Liked by 1 person

    • That’s so great that you went and signed up! It will be easier for you since you’ve done it before. I bet some things are slightly different, but not totally different. Maybe you’ll save another life, like when you drove behind the truck and warned other people about his erratic driving. 🙂


  12. That;s a great idea. I always assumed I would just use what I’ve learned watching TV shows….but that’s probably not a good idea! 😊

    How cool that you went out and learned something new. That’s the best!


  13. Years ago I was a CPR Instructor, it is a great class to take. I have done CPR on people when I was an EMT. One lived two days and gave the family time to gather, many were pronounced at the hospital within minutes or arrival. CPR is much easier in a home on the floor vs in a moving ambulance on the way to the ER. You are correct doing something is better than not doing anything. Do I want CPR myself…nope.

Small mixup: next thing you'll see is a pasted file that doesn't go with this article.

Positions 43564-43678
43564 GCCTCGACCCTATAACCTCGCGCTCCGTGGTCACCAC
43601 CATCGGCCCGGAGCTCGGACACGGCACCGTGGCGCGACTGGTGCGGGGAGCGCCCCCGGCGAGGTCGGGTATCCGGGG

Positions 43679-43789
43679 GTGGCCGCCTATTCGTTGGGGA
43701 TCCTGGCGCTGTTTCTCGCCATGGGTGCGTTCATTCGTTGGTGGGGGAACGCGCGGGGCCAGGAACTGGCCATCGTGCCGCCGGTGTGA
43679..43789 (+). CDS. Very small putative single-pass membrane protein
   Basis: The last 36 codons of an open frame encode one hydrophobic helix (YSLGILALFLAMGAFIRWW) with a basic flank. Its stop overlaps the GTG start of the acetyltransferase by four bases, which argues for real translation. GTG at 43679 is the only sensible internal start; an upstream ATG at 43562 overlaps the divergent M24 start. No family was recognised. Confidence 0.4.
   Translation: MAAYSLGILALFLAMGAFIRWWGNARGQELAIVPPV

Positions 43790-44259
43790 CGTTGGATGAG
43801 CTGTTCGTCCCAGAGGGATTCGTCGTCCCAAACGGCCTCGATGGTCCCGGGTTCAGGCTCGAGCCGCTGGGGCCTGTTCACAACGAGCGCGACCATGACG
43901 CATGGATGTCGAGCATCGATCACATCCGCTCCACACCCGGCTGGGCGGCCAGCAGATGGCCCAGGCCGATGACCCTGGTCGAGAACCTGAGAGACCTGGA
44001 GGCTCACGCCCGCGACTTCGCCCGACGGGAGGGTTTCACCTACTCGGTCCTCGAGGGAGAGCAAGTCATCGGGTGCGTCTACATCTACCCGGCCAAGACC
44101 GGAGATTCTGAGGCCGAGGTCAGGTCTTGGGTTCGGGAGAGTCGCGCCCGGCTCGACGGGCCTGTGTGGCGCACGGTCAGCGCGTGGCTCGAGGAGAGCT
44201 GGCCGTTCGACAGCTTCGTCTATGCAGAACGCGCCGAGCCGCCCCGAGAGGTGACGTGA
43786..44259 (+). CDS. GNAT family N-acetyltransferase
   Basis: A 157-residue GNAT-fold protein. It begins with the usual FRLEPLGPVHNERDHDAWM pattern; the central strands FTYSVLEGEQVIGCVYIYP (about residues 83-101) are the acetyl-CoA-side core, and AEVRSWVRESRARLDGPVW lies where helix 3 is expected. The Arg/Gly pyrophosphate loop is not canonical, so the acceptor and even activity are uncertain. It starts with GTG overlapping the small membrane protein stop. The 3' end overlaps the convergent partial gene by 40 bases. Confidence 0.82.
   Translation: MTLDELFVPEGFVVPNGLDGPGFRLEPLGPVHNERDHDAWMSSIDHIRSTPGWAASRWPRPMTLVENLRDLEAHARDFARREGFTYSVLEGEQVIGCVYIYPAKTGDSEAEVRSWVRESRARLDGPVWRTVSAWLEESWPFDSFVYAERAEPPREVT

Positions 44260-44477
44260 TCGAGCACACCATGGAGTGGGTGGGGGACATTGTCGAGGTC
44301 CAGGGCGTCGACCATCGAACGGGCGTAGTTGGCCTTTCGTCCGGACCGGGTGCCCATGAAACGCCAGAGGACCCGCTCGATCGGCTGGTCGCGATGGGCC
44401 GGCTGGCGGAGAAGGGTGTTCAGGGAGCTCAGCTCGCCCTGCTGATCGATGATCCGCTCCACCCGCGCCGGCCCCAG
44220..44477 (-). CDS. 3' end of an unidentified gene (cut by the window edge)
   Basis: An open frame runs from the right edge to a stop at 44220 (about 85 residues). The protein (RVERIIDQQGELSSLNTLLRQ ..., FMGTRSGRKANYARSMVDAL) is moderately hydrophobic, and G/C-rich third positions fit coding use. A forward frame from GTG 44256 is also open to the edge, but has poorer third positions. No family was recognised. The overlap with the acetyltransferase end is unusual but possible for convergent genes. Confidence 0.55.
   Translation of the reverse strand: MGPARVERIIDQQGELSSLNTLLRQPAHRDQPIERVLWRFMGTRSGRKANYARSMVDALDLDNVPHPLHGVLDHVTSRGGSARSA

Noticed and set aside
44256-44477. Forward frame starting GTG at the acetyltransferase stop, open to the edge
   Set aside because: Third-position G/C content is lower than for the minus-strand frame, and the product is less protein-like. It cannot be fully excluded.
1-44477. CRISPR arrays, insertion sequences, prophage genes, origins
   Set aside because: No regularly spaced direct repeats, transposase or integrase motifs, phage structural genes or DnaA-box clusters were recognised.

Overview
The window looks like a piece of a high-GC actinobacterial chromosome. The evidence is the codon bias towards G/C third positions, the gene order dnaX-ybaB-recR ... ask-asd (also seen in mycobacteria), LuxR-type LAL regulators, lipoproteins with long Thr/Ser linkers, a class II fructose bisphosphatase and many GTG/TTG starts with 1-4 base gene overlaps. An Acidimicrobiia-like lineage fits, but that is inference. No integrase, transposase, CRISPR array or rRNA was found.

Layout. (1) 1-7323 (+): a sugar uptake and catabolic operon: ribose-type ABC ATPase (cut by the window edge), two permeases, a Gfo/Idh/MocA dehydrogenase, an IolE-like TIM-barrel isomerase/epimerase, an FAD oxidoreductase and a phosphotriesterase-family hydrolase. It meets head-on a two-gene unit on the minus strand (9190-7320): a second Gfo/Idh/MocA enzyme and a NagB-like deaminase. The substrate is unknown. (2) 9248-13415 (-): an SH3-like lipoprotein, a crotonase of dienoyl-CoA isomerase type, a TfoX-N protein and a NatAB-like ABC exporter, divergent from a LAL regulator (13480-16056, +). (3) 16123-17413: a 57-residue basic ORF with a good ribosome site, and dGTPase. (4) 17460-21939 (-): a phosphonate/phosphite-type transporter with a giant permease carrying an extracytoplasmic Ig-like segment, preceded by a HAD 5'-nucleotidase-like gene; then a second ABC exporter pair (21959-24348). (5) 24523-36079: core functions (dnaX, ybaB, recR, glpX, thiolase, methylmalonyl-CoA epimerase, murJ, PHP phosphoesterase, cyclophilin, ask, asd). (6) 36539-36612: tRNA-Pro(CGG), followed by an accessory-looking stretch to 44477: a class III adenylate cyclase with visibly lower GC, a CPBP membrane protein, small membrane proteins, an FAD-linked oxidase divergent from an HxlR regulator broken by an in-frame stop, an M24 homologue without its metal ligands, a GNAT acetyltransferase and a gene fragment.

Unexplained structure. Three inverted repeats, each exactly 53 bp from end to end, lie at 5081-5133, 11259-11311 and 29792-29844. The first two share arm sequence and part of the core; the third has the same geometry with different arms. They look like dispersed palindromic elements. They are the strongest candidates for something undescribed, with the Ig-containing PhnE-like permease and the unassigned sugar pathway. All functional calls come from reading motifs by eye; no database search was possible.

14. Penny in the sun is just a beautiful sight! Good for you to train in CPR- it does sound quite difficult


  15. I took a CPR class about 40 years ago (at my husband’s urging) and have never had occasion to put it into practice, but there was a stretch of time when I thought I might have to: I had a very out-of-shape professor who puffed and panted, very short of breath, from doing nothing more than writing on the chalkboard, but, luckily, for him and for me, we got through the class without his suffering any life-threatening incidents.

    It’s a good thing to know. Bravo for you, Dawn!